“The Emoji Revolution”, the sketch that explores the mysteries of a worldwide phenomenon | EUROtoday

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Dare tens of billions. This is, on daily basis, the variety of emojis exchanged on the planet. A incontrovertible fact that makes you dizzy. And which reminds us that these pictograms with a easy and impactful design – incarnations of a temper, an emotion, a scenario, an object… – abound within the digital house to the purpose of changing into a part of our each day lives. Since their arrival in Japan in 1997, they’ve multiplied and in the present day there are… greater than 3,000!

To perceive this recognition, writer David Groison carried out a sturdy investigation from which he created a comic book strip with illustrator Paul Rey. The story follows the analysis of a younger fictional journalist, Andréa. David Groison and Paul Rey referred to as their work The Emoji Revolution (Editions Bayard Graphic'). A really apt title, as these little drawings have furnished our lives. But how did this revolution begin? With technological development, clearly.

Emojis stronger than gifs

At the beginning of the twenty first centurye century, we’re witnessing the democratization of cellphones, then smartphones. A serious change. “With them came instant written conversation. Before, communicating in writing included another temporality. It took at least 24 hours to receive a letter. Immediacy has created the need to add visuals that express our state of mind in order to be sure to be understood, underlines David Groison. For example, to ensure that a joke is well received, we associate emojis with it. This is reassuring. Ultimately, emojis are paraverbals. »

This notion is crucial. The paraverbal is a facial expression, the tone of a voice… In short, everything that a word cannot translate. “The power of emojis is that they are images with a universal character,” provides Paul Rey. Emojis may be understood by everybody, even when some will not be interpreted the identical manner throughout cultures.”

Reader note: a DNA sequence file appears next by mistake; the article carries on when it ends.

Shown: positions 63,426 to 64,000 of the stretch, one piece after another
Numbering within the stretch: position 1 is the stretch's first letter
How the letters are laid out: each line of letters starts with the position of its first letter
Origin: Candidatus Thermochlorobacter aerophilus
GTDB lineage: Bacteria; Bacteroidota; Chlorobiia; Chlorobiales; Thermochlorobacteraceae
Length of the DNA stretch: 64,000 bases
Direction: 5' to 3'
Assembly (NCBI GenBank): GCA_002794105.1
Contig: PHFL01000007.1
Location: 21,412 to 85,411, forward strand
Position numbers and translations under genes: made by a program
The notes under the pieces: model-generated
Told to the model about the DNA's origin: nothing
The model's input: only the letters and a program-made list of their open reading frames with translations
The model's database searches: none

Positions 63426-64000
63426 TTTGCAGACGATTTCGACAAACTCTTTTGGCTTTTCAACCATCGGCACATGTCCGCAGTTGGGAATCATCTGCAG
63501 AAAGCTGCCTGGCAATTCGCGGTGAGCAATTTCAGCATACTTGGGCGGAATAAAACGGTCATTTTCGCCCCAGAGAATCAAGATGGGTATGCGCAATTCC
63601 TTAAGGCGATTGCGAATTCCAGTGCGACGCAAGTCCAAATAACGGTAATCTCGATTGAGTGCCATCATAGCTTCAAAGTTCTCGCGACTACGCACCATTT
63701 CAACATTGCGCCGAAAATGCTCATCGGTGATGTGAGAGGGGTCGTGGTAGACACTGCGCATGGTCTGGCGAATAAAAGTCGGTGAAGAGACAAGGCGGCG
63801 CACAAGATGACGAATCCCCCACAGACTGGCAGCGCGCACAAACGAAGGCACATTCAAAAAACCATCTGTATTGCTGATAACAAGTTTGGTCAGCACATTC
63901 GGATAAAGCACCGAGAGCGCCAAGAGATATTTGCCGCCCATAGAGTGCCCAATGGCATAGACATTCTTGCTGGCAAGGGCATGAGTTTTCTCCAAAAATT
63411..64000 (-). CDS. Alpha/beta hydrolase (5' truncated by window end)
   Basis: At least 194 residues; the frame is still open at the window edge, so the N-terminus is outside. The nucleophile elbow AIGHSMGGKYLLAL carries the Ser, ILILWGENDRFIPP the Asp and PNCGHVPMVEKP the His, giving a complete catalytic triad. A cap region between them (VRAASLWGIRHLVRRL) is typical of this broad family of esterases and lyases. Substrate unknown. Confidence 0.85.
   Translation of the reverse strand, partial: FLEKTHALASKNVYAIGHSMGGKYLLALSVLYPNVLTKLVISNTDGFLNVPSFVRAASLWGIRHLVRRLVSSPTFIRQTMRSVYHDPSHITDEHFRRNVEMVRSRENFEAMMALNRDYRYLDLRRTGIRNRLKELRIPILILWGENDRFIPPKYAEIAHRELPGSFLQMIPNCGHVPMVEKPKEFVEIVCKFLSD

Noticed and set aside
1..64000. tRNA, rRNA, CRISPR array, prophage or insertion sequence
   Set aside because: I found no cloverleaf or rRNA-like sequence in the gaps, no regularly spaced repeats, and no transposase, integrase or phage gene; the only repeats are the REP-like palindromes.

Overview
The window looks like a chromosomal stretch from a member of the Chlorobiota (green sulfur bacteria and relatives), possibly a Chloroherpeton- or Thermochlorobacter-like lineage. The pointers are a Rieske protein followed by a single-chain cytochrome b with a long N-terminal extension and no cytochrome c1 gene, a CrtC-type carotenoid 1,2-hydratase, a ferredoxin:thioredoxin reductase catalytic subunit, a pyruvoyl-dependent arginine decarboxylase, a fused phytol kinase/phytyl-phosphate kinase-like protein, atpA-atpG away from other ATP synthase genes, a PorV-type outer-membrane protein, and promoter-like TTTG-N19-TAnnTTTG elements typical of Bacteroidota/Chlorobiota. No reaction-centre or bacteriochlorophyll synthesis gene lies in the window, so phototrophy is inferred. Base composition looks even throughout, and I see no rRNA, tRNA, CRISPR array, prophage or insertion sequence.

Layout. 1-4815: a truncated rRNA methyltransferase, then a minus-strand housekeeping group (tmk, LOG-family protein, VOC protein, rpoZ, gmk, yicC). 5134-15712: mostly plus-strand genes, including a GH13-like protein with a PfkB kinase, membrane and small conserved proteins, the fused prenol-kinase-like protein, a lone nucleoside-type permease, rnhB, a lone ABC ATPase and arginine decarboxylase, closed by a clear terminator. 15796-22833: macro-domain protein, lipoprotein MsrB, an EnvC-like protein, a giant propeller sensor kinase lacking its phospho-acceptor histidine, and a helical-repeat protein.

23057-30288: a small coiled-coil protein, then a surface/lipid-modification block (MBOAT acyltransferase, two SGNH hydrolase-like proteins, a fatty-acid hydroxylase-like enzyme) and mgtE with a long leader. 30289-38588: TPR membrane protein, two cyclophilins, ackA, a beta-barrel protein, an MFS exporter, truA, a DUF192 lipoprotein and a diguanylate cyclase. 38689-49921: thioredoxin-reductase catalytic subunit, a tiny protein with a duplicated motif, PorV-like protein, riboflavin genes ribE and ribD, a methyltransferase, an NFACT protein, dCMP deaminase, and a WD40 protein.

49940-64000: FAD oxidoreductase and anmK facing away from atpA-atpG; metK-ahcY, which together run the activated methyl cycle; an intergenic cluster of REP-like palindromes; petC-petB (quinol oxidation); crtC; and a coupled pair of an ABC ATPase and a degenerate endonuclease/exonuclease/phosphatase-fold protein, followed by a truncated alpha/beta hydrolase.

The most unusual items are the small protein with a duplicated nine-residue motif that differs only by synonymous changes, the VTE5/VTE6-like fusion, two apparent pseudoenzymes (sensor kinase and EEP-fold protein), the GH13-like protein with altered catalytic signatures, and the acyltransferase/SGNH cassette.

As such, the impression of emojis stays stronger than that of gifs (Graphics Interchange Format), these very brief movies which have in flip invaded the digital house. Gifs take extracts from movies, sequence, cartoons… to transcribe an concept. But in case your interlocutor doesn’t know the movie or sequence in query, the impact of the gif radically diminishes, even when the message will get throughout.

The different benefit of emojis is that they’re primarily based on a basic dimension of Japanese tradition: kawaii. Paul Rey explains it to us: “ Kawaii means “cute” in Japanese. The nation has developed a complete iconography round this idea [de nos jours, les personnages Pikachu (Pokémon) et Hello Kitty en sont les plus emblématiques, NDLR]. And this iconography is infused in emojis. »

David Groison provides: “Emojis spread positivity. They are softeners, conversation facilitators. They are the kingdom of the heart and the smile. »

An idea for an emoji? Submit a file!

From young people to seniors, absolutely everyone has used emojis. But not always in the same way… “Depending on your generation, you don’t necessarily use the same emoji to express a similar feeling,” analyzes David Groison. To say that they discover one thing humorous, adults use the emoji which accurately means it: the smiley crying with laughter. When it's actually humorous, they use the smiley face that cries with laughter and is flipped. On TikTookay [réseau social prisé des adolescents, NDLR], it’s somewhat the cranium that returns. Subtext: “I died laughing”. »

Paul Rey summarizes: “As in a language, with emojis, there are different ways of speaking: sustained, slang…” And then, emojis accompany our ultra-connected lives. “We spend a lot of time communicating online,” feedback David Groison. We reside in a time the place every thing is accelerating and it helps us to ship a coronary heart or a thumbs up somewhat than writing sentences. »

This revolution additionally labored as a result of residents weren’t decreased to the standing of customers. Indeed, anybody who needs can submit an utility for an emoji whose existence they think about vital. It is a consortium referred to as Unicode which is able to validate it or not. And some have managed to have their emoji built-in into the supply already in place.

In the sketch, Andréa, the younger journalist portrayed by David Groison and Paul Rey, goals to get the wind turbine emoji adopted. Will she succeed? Visit all the nice bookstores for the top of the story!

The emoji revolution, by David Groison and Paul Rey (ed. Bayard Graphic', April 2024, 160 p., €23).